INSIDE BINGHAMTON UNIVERSITY
Immigrant dreams of career as doctor
Eralda Mema’s parents brought their three daughters to the United States from Albania four years ago, hoping the girls would benefit from going to school in America.
Eralda, the oldest, certainly hasn’t let them down. When the family arrived in the States, she was the only one who spoke English. Now 23, she’s a senior majoring in biology with plans to become a doctor.
She transferred to Binghamton after two years at the College of Staten Island, where her youngest sister is now a freshman. The third sister, Rediola, is a junior at Binghamton.
Their father and mother, a military officer and an accountant at home in Albania, are now working in construction and as a babysitter, respectively.
“They did a huge thing by moving here,” Eralda Mema said of her parents. “I feel obligated.”
Mema participated in a mentor program with a neurosurgeon at Mount Sinai Hospital last summer. She observed several operations, mostly spinal cord and brain tumor procedures. “I was studying for the MCAT during that period, and it was so inspiring,” she said. “That’s what I want to do.”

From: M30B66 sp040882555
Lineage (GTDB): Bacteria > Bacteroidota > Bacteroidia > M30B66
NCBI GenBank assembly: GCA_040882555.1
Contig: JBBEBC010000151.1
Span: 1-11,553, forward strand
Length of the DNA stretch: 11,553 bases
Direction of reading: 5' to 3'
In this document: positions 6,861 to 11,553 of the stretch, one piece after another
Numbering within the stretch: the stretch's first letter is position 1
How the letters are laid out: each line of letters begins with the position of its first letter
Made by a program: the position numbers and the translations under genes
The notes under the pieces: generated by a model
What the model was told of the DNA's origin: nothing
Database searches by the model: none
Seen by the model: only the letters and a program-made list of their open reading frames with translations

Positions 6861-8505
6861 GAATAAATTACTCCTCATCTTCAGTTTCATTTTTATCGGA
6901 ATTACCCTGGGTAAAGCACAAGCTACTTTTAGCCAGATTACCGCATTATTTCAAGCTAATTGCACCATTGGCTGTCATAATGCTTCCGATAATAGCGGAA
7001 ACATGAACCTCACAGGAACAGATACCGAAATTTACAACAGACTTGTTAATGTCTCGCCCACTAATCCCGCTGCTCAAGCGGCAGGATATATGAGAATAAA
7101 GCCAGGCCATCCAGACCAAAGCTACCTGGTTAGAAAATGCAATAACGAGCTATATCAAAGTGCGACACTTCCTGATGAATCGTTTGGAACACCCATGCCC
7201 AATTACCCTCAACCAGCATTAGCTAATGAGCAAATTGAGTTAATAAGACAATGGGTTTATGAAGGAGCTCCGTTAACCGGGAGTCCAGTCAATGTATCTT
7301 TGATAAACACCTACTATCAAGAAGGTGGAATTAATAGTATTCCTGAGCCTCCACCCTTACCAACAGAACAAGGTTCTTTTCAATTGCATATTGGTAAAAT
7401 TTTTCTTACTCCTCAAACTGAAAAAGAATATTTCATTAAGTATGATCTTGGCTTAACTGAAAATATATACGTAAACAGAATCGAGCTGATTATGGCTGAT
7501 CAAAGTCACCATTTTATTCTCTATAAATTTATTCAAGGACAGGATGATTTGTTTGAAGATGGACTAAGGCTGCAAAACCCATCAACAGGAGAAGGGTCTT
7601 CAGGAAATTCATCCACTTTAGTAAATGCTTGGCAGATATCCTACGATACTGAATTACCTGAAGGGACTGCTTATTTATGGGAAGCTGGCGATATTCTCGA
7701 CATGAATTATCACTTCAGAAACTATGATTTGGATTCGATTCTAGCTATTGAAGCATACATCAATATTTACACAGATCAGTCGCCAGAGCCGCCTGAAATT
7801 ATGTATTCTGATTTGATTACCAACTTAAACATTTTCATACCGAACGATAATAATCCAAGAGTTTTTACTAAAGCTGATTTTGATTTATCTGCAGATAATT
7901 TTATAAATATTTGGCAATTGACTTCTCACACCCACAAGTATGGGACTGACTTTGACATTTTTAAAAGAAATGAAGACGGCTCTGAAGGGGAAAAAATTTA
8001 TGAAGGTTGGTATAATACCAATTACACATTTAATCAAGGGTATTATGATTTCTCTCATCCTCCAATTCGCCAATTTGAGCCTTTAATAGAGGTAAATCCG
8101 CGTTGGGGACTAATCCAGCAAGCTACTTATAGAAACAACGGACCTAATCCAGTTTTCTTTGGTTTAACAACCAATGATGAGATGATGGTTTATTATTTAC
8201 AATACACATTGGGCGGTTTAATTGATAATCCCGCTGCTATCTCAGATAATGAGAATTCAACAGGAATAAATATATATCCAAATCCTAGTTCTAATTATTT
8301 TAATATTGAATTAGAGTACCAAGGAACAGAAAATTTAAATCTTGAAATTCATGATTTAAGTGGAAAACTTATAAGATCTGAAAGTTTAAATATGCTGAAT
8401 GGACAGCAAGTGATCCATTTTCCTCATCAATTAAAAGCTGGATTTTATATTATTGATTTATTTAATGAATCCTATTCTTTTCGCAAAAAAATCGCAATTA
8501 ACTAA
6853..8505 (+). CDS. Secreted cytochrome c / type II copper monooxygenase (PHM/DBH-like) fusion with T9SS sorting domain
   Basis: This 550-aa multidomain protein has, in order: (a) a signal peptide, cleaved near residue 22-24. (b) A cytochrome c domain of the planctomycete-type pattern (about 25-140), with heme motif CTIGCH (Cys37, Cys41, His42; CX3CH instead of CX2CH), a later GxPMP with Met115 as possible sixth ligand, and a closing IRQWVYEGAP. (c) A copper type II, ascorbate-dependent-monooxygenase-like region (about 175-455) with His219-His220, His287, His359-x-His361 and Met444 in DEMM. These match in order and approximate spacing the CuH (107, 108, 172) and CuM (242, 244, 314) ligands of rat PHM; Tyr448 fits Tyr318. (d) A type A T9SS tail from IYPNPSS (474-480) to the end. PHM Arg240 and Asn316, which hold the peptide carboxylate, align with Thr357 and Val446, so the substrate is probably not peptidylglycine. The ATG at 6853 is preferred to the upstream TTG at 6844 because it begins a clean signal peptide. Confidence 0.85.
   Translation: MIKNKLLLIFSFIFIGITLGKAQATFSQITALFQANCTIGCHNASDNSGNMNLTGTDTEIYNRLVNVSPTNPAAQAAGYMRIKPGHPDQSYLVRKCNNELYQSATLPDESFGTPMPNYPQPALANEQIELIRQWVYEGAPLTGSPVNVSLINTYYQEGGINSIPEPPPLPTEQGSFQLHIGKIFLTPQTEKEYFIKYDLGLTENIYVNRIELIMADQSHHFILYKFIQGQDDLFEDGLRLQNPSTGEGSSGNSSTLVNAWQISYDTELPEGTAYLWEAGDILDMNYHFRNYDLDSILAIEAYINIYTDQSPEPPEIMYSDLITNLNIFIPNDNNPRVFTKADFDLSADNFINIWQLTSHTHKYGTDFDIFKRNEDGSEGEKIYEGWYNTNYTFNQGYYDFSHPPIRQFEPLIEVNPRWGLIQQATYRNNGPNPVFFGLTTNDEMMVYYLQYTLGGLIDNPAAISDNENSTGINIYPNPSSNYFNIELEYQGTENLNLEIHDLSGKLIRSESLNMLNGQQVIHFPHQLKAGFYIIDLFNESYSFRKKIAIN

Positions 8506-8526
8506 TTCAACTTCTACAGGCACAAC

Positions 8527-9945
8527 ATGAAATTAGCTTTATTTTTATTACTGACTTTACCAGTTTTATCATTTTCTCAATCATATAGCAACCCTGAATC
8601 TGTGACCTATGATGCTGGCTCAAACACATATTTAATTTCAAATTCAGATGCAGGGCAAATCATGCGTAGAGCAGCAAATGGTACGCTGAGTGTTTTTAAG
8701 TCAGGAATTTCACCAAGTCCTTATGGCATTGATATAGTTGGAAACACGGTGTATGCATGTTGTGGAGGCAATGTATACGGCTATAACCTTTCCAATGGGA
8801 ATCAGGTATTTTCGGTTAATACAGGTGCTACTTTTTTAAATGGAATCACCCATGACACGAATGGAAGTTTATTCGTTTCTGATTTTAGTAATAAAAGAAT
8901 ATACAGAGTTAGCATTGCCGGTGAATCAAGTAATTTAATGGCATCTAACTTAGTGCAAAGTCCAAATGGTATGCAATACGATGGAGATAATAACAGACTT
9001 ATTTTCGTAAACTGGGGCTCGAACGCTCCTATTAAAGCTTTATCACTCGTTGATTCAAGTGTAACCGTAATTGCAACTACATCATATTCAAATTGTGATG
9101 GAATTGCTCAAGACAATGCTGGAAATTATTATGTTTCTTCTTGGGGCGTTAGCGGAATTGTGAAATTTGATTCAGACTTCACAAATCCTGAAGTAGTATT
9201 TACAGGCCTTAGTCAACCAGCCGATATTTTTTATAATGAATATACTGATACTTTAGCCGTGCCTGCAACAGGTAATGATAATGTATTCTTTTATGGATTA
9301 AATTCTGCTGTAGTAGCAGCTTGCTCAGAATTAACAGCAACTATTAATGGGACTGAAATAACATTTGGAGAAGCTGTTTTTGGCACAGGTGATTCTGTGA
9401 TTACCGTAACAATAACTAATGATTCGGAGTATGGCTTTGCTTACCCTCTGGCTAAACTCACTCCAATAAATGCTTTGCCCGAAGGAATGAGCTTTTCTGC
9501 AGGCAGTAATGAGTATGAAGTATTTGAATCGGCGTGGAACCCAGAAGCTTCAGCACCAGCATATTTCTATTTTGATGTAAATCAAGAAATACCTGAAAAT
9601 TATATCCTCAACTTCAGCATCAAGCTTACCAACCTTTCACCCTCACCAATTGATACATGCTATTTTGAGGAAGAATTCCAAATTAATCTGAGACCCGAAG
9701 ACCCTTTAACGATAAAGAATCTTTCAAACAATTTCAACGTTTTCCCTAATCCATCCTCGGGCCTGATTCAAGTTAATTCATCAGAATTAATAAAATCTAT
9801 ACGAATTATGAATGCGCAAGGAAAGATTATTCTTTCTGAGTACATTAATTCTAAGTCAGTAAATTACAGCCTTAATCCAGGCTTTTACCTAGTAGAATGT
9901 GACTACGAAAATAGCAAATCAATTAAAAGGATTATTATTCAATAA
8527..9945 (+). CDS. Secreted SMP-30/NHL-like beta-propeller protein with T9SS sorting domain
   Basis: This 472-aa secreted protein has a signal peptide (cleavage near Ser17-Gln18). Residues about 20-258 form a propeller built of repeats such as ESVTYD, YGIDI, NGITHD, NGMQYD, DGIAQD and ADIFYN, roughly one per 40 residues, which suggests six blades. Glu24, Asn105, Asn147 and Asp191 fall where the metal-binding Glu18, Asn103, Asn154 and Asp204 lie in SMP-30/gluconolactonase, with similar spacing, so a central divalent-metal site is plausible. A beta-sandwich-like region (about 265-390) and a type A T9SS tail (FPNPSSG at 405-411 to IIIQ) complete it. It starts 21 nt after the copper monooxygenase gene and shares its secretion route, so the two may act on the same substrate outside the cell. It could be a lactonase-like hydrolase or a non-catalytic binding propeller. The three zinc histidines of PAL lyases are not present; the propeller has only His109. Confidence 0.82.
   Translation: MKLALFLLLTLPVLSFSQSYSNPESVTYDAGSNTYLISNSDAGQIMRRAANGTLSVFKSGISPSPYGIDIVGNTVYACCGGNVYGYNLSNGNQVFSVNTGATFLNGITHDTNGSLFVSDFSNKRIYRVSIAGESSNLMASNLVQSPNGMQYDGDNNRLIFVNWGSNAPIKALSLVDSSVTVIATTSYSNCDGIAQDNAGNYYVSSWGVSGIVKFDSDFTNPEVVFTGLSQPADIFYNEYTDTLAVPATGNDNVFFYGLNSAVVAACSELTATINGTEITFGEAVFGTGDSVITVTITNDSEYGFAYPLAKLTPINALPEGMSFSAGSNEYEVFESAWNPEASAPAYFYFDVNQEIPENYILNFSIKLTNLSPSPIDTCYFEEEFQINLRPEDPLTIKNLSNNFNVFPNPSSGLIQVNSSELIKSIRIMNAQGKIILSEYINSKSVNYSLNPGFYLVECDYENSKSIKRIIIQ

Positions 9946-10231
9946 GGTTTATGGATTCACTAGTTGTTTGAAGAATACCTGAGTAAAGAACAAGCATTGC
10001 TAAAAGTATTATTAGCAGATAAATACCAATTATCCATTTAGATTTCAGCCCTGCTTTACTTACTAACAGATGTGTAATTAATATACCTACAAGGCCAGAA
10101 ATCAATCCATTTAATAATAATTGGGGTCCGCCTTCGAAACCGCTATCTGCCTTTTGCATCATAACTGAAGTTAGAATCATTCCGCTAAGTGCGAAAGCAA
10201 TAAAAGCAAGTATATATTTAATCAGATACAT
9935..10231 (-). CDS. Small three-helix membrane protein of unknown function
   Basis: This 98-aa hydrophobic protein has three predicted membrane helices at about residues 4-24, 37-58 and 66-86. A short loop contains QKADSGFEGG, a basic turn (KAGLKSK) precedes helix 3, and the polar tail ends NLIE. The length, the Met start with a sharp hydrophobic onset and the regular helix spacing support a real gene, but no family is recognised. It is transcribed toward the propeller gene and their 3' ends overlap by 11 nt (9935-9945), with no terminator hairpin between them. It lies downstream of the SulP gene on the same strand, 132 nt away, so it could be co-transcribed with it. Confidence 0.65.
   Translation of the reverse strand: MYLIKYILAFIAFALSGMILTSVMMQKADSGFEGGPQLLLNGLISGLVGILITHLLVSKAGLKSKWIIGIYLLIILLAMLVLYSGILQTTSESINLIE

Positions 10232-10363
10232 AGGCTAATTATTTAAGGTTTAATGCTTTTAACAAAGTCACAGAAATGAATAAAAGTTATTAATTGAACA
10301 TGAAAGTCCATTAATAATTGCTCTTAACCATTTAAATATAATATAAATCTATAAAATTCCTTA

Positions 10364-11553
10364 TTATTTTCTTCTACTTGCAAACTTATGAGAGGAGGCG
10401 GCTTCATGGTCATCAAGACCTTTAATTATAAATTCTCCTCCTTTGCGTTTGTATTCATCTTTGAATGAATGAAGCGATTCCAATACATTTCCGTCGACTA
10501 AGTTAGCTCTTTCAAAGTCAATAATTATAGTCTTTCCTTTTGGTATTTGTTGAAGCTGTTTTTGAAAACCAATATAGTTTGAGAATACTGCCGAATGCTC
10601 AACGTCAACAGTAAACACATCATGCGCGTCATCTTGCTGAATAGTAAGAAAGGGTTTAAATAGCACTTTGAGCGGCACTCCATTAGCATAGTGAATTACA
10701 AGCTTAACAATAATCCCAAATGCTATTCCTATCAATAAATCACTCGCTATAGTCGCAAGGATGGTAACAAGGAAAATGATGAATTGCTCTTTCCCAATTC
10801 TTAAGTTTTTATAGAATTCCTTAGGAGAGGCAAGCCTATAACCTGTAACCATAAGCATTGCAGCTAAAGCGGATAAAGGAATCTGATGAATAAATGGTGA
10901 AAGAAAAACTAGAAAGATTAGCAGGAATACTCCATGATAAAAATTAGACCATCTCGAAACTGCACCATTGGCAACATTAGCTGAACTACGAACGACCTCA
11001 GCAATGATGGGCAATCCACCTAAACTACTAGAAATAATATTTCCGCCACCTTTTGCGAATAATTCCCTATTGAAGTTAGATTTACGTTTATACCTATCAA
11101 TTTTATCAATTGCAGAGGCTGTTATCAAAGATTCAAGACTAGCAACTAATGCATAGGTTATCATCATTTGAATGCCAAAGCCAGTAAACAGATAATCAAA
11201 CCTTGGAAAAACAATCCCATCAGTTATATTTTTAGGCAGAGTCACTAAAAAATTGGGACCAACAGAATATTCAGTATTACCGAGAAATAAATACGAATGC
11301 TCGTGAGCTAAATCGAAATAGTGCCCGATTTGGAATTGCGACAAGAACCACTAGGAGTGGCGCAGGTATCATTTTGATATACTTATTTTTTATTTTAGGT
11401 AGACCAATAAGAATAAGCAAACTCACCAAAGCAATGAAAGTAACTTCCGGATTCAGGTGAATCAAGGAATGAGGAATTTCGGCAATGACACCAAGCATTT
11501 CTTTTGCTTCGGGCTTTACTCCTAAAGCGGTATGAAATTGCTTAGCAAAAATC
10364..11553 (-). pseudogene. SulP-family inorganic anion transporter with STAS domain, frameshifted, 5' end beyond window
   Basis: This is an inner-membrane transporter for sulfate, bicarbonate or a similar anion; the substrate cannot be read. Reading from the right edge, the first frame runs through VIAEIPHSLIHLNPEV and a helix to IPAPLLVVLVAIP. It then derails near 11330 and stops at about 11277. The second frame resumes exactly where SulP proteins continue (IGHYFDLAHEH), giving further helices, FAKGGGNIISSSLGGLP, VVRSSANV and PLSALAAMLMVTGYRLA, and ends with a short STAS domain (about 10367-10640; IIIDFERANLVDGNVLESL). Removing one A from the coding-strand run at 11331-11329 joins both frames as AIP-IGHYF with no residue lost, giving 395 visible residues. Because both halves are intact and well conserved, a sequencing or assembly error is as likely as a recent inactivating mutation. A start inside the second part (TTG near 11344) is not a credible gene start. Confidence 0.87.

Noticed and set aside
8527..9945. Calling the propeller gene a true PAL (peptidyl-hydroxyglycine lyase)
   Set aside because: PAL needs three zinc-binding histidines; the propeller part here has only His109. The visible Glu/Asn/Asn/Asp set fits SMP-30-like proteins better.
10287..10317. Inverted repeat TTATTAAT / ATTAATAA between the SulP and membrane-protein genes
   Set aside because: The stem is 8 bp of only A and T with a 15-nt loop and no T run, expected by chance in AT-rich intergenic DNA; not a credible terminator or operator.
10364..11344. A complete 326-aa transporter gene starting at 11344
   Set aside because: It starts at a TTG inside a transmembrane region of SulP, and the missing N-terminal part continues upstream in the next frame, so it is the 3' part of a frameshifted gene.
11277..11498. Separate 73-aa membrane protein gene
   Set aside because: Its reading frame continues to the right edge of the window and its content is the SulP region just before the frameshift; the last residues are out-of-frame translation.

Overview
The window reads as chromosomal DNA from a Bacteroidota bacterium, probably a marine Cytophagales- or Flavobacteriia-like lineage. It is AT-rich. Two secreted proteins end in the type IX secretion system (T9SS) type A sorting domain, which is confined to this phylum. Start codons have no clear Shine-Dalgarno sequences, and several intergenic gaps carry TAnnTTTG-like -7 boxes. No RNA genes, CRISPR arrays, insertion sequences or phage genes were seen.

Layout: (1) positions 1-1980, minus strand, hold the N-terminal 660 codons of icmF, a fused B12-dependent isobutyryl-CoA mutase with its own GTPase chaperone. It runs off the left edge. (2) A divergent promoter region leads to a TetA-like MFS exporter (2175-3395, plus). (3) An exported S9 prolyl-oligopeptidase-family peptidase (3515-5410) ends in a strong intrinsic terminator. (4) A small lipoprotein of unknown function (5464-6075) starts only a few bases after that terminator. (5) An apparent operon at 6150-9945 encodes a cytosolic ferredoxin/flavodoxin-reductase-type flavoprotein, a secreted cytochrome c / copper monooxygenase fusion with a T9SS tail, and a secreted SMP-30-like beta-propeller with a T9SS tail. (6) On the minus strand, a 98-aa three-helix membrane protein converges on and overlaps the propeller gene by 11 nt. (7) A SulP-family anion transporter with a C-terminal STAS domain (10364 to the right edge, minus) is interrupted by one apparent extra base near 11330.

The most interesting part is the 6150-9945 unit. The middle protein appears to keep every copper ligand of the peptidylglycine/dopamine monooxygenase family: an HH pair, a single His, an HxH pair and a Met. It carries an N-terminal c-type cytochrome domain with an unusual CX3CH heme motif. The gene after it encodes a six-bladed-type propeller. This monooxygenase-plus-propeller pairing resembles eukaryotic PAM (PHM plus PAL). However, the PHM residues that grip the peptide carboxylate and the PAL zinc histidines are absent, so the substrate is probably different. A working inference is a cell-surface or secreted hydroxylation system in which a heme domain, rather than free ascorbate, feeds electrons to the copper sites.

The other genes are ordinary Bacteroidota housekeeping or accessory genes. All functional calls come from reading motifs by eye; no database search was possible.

Mema received scholarships from the Leopold Schepp Foundation as well as the Arnold G. and Lenora Meyer Scholarship Fund this year. She has a 4.0 GPA at Binghamton.
Mema, who counts organic chemistry among her favorite subjects, is in her third semester working in Zhitao Li’s lab. With Li, an assistant professor of chemistry, she studies anthocynins, a molecule with potential anti-cancer activity.
She also finds time to serve as vice president of the Women’s Center, where she’s helping to introduce health topics to weekly meetings.
Janice McDonald, director of the new Office of External Scholarships, Fellowships and Awards, noted Mema has demonstrated exceptional focus since moving to the States.
“She’s just driven to succeed,” McDonald said. “Her quiet confidence is just amazing.”